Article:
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Khatool Mohammadzai

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Khatool Mohammadzai (Pashto: خاتول محمدزی‎; born ca. 1966) is an Afghan brigadier general who serves in the Afghan National Army. She was first commissioned in the military of the Democratic Republic of Afghanistan during the 1980s, when she became the first woman from the country to be trained as a paratrooper; she has since logged over 600 jumps in her career. She continued to serve in the Afghan military as an instructor until the Taliban took power in 1996. Reinstated to the military created after the United States invasion in 2001, she became the first woman in Afghan history to reach general officer rank.[1]

Khatool Mohammadzai
Khatol Mohammadzai in 2012-cropped.jpg
Mohammadzai in 2012
Born ca. 1966
Kabul, Afghanistan
Allegiance  Afghanistan
Service/branch Afghan National Army
Years of service
  • 1983–1996
  • 2001–present
Rank Brigadier general
Battles/wars War in Afghanistan (1978–present)


Mohammadzai was born in the Afghan capital of Kabul around 1966. She joined the Army in 1983 after she graduated from secondary school, and volunteered to be a paratrooper After succeeding at the strenuous training, including completing a 150 kilometres (93 mi) march across the mountains in two days, she made her first jump in 1984.[1] After earning her wings, she studied at the Kabul University legal faculty, graduating with a bachelor's degree, so she could be commissioned as an officer. She would later undertake advanced studies at a military academy in the Soviet Union.[2] During the Soviet–Afghan War, she was denied combat positions, so she served as a paratroop instructor training soldiers for paratroop and commando roles.[1][3]

She married in 1990 and had one son before her husband, a fellow army officer, was killed in combat in 1991. After the collapse of the government in 1992, she served under the Mujahadeen government during the civil war in the early 1990s, and was put in charge of women's training for the army's air defense branch. However, she was barred from parachute jumps and subject to new restrictions such as a requirement to wear an abaya while in public.[1] After the Taliban took control of the country in 1996, she was forced out of the military and as a widow was effectively confined indoors. She survived on odd jobs such as sewing, and ran a secret school for girls.[1]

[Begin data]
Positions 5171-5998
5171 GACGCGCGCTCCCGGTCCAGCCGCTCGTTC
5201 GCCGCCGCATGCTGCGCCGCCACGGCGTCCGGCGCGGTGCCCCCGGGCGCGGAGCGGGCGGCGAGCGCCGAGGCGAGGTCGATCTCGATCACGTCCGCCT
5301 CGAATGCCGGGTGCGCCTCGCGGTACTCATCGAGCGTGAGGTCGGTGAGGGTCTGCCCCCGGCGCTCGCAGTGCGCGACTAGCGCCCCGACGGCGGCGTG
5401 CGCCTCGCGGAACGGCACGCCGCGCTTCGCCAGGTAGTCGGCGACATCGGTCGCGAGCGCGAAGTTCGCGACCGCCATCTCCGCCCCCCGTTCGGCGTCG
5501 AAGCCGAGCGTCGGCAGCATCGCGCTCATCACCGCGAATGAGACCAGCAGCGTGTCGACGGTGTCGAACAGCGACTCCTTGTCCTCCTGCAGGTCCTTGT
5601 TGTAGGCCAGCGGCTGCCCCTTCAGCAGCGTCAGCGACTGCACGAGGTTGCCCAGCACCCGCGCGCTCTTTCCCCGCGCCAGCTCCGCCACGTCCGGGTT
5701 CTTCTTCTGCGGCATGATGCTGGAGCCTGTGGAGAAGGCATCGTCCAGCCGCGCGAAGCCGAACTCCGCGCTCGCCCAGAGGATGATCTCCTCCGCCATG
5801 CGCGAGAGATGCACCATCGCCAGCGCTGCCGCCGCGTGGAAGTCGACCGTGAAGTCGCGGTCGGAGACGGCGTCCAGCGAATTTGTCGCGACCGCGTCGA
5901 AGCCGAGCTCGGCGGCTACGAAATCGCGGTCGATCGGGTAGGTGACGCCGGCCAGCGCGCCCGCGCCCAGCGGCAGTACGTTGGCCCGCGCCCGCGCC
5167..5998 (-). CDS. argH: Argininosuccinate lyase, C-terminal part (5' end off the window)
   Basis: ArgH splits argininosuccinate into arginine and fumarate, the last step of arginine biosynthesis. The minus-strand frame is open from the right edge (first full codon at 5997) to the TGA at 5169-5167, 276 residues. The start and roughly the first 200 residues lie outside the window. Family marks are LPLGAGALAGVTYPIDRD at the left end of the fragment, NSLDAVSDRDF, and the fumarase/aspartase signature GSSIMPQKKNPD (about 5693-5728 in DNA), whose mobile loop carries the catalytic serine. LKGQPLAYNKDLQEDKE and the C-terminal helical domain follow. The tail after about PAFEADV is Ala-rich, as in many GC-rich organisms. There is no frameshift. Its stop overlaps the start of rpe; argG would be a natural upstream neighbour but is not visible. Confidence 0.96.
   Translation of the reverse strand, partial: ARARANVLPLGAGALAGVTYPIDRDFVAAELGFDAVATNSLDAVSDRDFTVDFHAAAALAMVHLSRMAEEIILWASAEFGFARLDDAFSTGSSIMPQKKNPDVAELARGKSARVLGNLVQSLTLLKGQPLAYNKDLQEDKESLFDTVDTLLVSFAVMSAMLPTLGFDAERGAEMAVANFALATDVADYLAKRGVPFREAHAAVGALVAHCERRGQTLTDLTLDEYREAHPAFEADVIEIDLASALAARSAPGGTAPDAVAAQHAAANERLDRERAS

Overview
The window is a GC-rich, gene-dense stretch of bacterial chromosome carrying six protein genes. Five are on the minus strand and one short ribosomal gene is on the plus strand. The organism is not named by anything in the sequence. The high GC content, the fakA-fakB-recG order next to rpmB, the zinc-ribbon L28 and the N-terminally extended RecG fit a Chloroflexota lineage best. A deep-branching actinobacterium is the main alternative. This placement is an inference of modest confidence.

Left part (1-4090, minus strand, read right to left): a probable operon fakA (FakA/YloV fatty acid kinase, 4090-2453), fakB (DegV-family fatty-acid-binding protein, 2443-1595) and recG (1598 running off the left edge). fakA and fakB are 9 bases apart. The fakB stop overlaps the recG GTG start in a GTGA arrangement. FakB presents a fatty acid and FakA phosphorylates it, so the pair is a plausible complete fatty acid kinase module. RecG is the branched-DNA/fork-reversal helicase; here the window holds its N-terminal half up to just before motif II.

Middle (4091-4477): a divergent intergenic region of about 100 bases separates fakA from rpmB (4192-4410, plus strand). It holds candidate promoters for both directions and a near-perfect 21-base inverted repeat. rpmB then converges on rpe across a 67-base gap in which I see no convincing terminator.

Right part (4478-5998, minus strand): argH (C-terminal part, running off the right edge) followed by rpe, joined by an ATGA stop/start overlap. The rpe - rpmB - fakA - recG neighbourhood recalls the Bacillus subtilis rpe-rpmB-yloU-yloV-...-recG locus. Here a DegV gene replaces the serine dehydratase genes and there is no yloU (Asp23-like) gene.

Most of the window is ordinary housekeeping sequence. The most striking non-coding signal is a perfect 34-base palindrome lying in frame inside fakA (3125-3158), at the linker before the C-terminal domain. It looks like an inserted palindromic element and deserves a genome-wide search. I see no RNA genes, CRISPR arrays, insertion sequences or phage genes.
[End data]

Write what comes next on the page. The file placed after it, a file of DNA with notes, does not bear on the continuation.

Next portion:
Khatool Mohammadzai with women of the Afghan National Police

Following the fall of the Taliban in 2001, she joined Afghanistan's newly formed military, and was promoted to the rank of brigadier general by President Hamid Karzai.[3] At first, Mohammadzai got back into physical shape and resumed parachute jumping. She trained with American paratroopers, and worked with NATO officers on starting a new paratroop training program for the ANA. In 2004, she competed against 35 male competitors from Afghanistan and other countries in a parachuting contest, and won.[1]

In addition to serving to serving as a paratrooper, Mohammadzai was made deputy director for women's affairs in the Ministry of Defense.[3] However, as a result of what some observers, such as Amnesty International, say is institutionalized gender discrimination in Afghanistan's leadership, she has not been allowed to jump since 2006, instead serving at Ministry of Defense headquarters, starting in a position not befitting a general officer.[1] By 2012, she had been promoted to director of women's affairs in the National Army, and deputy director of planning and physical training for a planned disaster preparation force, and was the highest ranking female officer in the Afghan military.[1][4]


  1. ^ a b c d e f g h Yousafzai, Sami (November 28, 2011). "Afghanistan: The Trials of Woman Paratrooper Khatool Mohammadzai". Newsweek. Archived from the original on 22 November 2013. Retrieved December 22, 2016. 
  2. ^ Ramazzotti, Sergio (January 8, 2011). "The Afghan military's death-defying exception". The National. Abu Dhabi: Abu Dhabi Media. Retrieved November 29, 2014. 
  3. ^ a b c "Afghan woman general jumps into men's world". Dawn. December 31, 2002. Retrieved December 22, 2016. 
  4. ^ "CECOM analyst meets first female Afghan general". U.S. Army. April 26, 2012. Retrieved December 22, 2012.